Live updates: Novak Djokovic Australian visa revoked again

Although Novak Djokovic’s visa was reinstated on Monday and he was released, Australian immigration minister Alex Hawke was still able to revoke his visa and initiate deportation proceedings.

Pending a decision on whether he can stay in Australia, Djokovic tied the score with compatriot Miomir Kecmanovic in the first round of the Australian Open on Thursday.

Why Djokovic was detained: All international arrivals to Australia must be vaccinated against Covid-19 – which Djokovic is not – unless they have a medical clearance. The government argued that it had no valid exemption from the requirement.

Djokovic said he was under the impression he could participate because the tournament organizers granted him a medical exemption because he was infected with Covid-19 in December, his pre-arrival visa had been approved and he was cleared for quarantine. free travel.

Why the judge ruled in his favor: The government had not given Djokovic enough advance notice of the cancellation of his visa or time to prepare materials for his defense, the judge said. After his arrival, Djokovic was told he would have a few hours to prepare, but the government decided to cancel his visa before the deadline they had given.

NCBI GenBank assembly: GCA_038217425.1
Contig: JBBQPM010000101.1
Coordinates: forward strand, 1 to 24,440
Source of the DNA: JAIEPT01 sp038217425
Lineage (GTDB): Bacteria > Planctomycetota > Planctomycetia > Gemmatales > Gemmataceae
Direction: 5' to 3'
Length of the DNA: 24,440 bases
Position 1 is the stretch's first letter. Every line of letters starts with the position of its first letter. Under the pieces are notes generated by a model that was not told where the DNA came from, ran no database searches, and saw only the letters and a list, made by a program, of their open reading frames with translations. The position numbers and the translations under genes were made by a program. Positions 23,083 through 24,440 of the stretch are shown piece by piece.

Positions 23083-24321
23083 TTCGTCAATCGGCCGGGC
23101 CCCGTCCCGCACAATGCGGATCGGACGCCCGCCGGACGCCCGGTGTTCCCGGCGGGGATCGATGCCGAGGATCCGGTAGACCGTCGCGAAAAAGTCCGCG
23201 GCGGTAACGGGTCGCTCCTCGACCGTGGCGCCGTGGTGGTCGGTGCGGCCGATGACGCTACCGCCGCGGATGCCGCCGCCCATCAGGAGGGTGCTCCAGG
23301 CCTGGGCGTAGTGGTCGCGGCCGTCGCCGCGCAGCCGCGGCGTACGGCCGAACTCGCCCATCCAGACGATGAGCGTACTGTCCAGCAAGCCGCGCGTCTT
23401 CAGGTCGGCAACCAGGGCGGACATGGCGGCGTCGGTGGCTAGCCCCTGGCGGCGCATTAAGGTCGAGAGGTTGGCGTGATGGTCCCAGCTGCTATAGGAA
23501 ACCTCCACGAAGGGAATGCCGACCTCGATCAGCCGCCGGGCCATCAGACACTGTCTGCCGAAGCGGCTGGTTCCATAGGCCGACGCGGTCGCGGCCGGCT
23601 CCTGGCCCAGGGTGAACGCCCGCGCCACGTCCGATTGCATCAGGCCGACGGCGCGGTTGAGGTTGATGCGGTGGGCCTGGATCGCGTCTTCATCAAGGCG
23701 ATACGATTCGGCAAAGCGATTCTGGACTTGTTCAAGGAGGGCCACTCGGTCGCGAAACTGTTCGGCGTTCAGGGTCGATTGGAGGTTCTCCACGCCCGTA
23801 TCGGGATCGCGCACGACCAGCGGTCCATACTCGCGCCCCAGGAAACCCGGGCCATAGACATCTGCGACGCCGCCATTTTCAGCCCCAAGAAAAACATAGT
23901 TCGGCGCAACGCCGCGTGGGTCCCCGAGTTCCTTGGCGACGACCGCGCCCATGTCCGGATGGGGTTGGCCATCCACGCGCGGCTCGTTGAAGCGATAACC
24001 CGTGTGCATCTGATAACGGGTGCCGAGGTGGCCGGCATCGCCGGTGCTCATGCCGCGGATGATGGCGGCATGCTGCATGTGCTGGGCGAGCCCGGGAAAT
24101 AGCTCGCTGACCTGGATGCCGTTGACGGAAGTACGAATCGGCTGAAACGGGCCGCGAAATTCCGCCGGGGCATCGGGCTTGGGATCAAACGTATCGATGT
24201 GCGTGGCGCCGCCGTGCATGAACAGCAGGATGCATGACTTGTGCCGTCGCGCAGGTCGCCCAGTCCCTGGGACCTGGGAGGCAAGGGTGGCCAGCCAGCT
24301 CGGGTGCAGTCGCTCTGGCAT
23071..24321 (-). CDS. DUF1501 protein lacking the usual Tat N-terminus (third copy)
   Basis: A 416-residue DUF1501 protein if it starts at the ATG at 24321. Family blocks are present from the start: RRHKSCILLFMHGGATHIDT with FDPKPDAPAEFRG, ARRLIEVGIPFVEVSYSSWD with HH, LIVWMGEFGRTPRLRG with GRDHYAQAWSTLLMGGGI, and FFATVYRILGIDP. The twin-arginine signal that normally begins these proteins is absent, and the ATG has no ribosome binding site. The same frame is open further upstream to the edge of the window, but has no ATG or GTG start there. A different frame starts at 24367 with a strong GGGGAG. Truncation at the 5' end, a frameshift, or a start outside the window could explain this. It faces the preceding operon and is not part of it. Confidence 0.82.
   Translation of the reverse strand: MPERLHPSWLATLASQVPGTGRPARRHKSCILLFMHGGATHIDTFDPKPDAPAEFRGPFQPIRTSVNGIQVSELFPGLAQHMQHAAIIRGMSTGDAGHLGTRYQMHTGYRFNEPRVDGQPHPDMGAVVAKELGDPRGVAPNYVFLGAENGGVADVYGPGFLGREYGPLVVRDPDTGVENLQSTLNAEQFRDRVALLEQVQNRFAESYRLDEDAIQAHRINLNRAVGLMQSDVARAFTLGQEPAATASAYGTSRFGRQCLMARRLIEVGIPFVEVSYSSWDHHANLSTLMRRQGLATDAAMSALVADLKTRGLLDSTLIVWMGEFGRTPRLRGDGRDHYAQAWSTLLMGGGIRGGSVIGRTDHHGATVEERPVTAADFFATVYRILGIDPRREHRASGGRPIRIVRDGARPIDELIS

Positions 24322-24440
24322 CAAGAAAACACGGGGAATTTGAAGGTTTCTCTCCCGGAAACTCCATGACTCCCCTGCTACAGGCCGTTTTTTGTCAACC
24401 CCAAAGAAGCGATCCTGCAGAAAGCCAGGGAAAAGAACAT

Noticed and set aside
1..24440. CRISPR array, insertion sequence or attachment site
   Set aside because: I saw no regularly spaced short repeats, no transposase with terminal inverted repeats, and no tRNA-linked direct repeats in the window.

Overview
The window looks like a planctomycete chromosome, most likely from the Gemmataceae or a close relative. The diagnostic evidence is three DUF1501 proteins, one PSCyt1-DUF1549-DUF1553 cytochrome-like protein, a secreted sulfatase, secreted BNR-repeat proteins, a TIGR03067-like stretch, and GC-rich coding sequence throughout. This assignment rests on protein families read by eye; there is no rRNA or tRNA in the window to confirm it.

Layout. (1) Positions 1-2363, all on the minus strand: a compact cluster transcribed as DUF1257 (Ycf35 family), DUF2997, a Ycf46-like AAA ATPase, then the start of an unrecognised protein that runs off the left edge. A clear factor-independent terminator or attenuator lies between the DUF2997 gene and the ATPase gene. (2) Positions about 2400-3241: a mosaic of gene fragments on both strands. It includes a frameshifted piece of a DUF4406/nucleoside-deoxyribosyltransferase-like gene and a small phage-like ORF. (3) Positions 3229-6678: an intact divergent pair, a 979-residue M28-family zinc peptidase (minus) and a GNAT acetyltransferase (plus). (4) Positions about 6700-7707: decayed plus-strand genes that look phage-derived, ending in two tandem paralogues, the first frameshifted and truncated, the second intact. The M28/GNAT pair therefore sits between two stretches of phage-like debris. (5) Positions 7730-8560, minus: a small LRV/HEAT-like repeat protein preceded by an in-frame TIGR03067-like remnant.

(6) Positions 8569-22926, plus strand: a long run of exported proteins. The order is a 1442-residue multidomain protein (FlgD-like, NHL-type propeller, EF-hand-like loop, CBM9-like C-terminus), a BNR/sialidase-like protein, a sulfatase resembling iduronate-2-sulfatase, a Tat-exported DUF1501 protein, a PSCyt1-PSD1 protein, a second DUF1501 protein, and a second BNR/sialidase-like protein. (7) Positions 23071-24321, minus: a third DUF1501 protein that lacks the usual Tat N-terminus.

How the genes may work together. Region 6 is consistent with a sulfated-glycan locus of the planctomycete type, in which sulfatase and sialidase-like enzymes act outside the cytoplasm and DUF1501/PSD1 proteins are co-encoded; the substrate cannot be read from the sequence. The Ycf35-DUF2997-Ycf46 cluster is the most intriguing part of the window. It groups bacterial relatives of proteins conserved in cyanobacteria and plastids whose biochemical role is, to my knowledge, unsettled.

When: Djokovic tested positive in mid-December and recovered enough to receive a medical exemption from Tennis Australia on December 30, according to court documents. He arrived in Australia on January 5 and was promptly taken into custody. He was released on Monday, January 10. The tournament will run from January 17 to 30.

What happens now?: The Australian immigration minister can still revoke Djokovic’s visa and start deportation proceedings. But it is unclear when such a decision could come. Australian Prime Minister Scott Morrison brushed aside a question from a reporter about Novak Djokovic’s visa status at a press conference in Canberra on Thursday.

Morrison was asked why a decision had not yet been made on whether the Australian government would revoke Djokovic’s reinstated visa.

“I refer to Mr Hawke’s most recent statement and that position has not changed,” he said, referring to the immigration minister, who could still decide to expel Djokovic. “These are personal ministerial powers that can be administered by Secretary Hawke, and I do not intend to comment further at this time.”


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